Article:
Matthew Wollin captures it. I love this piece of writing:
Something of awkwardness pervades urban life in general, underwriting the briefest of glances and interactions with worlds of potential mishaps and misunderstandings. Subways in particular: Hi, I don’t know you, but that pole you’re holding for stability? Well, I need it too, and if I move at all I’m going to jump to second base with three strangers simultaneously, so can I just reach around you like we’re cuddling on the couch instead?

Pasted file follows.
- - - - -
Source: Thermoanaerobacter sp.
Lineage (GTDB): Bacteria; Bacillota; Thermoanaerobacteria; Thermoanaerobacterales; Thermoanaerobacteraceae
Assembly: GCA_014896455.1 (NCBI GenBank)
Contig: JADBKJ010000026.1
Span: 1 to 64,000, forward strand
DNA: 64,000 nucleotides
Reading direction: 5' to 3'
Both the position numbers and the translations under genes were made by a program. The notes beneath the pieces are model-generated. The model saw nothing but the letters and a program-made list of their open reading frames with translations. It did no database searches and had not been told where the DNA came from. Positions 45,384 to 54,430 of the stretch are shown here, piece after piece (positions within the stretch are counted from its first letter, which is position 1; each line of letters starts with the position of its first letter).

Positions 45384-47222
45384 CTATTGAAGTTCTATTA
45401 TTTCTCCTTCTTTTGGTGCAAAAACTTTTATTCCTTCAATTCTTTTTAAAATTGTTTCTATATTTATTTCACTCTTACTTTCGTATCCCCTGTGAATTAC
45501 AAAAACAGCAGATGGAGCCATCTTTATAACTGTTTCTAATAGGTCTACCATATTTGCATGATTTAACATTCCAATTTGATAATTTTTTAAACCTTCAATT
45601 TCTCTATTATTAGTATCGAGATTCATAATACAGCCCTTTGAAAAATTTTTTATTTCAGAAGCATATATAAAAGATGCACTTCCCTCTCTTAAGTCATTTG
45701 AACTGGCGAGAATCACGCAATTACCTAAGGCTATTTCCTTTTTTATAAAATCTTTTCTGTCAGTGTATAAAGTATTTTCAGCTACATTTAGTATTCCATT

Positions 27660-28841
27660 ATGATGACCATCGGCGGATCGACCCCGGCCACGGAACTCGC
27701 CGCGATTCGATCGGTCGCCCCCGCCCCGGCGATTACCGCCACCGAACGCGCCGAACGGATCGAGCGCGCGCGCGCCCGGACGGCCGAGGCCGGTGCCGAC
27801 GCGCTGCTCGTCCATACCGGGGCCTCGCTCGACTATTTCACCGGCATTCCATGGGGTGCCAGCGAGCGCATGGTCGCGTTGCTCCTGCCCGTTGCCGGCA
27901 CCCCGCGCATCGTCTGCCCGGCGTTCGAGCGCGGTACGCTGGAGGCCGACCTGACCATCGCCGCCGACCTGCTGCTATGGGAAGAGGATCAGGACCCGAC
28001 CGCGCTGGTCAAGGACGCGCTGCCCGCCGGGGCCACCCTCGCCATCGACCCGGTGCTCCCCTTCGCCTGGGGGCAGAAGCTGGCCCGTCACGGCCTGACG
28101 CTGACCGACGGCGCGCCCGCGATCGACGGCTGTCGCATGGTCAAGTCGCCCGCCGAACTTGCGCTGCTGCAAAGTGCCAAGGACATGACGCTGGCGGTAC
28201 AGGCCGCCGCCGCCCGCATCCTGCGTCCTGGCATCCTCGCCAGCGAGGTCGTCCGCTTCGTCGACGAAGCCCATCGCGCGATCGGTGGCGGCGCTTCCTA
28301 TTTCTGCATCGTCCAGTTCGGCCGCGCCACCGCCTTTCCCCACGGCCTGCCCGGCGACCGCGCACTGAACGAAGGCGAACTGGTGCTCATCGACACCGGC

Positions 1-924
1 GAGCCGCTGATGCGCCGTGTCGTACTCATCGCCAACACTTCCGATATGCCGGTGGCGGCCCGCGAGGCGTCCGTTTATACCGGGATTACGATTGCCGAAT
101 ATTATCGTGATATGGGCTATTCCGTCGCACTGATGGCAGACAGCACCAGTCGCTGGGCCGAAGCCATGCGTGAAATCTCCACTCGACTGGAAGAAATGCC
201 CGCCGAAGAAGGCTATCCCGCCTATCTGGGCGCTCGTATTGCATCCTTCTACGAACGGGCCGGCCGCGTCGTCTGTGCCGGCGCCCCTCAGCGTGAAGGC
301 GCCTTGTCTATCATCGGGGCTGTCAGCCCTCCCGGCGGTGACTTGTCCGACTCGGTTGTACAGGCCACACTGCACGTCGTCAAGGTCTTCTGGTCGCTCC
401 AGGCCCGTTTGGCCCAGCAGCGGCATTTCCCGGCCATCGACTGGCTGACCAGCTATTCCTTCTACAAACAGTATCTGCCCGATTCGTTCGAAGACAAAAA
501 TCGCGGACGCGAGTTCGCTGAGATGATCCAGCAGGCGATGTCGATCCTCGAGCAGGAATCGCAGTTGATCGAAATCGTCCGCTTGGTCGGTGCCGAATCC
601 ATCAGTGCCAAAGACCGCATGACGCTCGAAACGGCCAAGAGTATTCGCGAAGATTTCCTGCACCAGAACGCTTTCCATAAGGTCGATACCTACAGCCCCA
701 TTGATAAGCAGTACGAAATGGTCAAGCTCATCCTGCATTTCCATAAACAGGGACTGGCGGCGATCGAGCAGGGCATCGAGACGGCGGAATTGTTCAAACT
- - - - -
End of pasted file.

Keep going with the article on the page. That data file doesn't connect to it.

And no, I’m not checking you out, I promise, I’m actually trying to check out the person next to me by looking at the reflection in the window, which is why I’m going to super-casually look in the other direction at that mom with her kid—oh God, eye contact—and then look back quickly, and now we just made eye contact again because of course you’ve been watching me this whole time because you’re not an IDIOT like me, and now there’s no way you don’t think I’m checking you out, and now the person next to me also thinks that I’m checking you out so there’s no chance there, and that mom with the stroller that I stared at also thinks I’m a creepster, and oh, all of you just got off the train and I’m never going to see any of you in my life again and here I am alone.